should be used anytime, they make a mark
when done well in tough economic times.

Here is a nice story.  A recent grad, graduating
in the top half of her class, competed with all her
classmates for few positions all in the same
location.
  (In this case, LA.)  She did a series of
best
practices that has landed her several
screening
interviews and three on-site interviews.

PREPARATION
She upgraded her wardrobe to help her present
a mature, professional appearance and performed
some mock interviews– telephone and on site.

She had her resume reviewed by several career
consultants and the placement office at her school.
She aimed not for perfection but for better ways
of making her case.  She already had an
undergraduate
degree and sought a position in a
different field.


She had benchmarked her position for expected

salary and benefits with a national organization.


NEAR TERM STATUS
She has been screened in three, interviewed two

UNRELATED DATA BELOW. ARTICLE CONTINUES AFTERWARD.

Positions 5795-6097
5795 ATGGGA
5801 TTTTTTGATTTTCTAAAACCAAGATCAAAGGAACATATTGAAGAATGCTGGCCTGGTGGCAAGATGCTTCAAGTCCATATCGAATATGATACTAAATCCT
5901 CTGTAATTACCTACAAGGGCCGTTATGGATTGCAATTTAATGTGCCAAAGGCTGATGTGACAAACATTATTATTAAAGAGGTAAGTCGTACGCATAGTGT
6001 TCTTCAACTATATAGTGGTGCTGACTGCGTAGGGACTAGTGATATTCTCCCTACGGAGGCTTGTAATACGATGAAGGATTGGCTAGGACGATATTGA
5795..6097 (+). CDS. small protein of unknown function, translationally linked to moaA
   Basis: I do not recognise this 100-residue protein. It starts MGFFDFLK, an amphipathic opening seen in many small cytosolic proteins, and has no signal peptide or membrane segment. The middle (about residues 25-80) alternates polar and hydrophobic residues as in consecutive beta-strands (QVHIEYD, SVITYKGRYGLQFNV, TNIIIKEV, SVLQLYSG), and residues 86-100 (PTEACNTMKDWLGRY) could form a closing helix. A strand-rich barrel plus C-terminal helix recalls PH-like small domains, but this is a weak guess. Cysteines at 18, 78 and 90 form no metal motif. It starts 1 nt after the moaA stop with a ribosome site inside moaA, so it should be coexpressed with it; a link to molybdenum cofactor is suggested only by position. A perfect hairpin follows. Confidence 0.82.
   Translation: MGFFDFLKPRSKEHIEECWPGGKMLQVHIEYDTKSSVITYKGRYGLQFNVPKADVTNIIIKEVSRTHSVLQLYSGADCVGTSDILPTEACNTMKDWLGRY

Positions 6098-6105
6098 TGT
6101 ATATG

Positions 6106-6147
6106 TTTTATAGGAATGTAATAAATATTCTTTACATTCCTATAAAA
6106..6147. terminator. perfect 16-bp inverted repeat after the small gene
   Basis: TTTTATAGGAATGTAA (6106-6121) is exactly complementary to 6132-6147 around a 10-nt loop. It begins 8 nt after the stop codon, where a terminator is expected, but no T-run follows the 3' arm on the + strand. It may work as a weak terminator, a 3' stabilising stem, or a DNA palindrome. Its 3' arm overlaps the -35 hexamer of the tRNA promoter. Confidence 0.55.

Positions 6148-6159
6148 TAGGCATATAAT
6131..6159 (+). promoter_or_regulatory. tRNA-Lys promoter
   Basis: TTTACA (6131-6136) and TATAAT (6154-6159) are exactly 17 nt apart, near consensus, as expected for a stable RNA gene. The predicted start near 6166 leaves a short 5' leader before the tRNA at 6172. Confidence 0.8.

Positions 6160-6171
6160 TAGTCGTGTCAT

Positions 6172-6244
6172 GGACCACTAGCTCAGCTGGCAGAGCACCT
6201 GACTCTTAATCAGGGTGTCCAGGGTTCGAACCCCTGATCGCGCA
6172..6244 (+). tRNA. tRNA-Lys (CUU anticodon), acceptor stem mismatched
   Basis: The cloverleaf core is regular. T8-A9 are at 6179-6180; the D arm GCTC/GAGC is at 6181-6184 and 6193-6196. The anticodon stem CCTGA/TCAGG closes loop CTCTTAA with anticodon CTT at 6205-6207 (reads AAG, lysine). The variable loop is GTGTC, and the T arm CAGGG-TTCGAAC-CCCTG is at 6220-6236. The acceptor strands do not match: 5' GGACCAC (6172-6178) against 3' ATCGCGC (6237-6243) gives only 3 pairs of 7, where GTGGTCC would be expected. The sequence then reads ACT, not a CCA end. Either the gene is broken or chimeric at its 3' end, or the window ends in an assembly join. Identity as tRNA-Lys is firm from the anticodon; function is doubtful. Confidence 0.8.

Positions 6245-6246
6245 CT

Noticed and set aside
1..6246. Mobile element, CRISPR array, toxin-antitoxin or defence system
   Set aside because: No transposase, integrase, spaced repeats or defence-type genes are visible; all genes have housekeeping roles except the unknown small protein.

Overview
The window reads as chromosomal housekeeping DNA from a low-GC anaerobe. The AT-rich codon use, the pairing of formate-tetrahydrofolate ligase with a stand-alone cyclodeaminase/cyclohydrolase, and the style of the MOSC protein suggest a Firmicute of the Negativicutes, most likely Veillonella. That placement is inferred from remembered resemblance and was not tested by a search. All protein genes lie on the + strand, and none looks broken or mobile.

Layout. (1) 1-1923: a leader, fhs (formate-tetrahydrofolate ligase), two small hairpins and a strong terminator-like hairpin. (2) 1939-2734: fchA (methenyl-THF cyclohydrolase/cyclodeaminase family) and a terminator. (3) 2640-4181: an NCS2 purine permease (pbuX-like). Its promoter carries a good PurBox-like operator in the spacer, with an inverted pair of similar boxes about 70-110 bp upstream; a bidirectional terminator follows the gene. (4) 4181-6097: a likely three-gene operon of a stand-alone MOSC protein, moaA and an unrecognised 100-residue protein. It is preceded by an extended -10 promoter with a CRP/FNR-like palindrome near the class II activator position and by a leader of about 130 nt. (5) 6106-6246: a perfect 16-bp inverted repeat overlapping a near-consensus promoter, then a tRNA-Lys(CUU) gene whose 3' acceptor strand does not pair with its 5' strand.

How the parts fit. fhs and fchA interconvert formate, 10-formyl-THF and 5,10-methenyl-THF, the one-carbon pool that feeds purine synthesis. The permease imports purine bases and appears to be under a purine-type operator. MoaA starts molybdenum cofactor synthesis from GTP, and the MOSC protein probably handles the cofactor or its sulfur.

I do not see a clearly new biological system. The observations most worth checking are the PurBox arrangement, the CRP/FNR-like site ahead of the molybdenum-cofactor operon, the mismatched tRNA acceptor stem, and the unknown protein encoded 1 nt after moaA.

facilities and received one offer already.  One
more interview to go.
The offer from the first facility provides the
benchmark for the other two to compare to
for decision and negotiating.

WHAT SETS HER APART
1.  She shared what she learned about resumes,
career portfolio (or file), and interviewing with
her classmates.

2.  She networked with CONSEQUENTIAL
STRANGERS to introduce herself and let
them know she was looking.  She provided
her latest version of her resume (it has
changed since that version.) with a cover letter
to an indirect contact who only indicated that
the documents were passed on.

3.  She set up a visit to what she viewed as a
“reach” institution and spoke with human
resource personnel.  The manager was very
impressed that she had a professional file
and a neat professional appearance.  Within
a week, she was called back for an interview.

There were no ads, no online sites to find out
about the position.  The manager said the first
class impression sold her.  The manager also
said, ads bring in hundreds of resumes, job fairs
bring in dozens of resumes.  When you are
looking
for few positions, it is nice when a
“purple
squirrel” falls into your lap.

4.  In the first institution interview, she was
professionally outfitted and prepared.  (On time,
portfolio with extra resumes, folder with items
to review and take notes, etc.)  She was
interviewed by an upbeat, enthusiastic duo
who clearly knew the kind of person they
wanted to hire.  What separated this interviewee
was keeping answers short, telling stories
for each of many behavioral based questions,
and having on target questions to ask.
(See examples of questions in the comments.)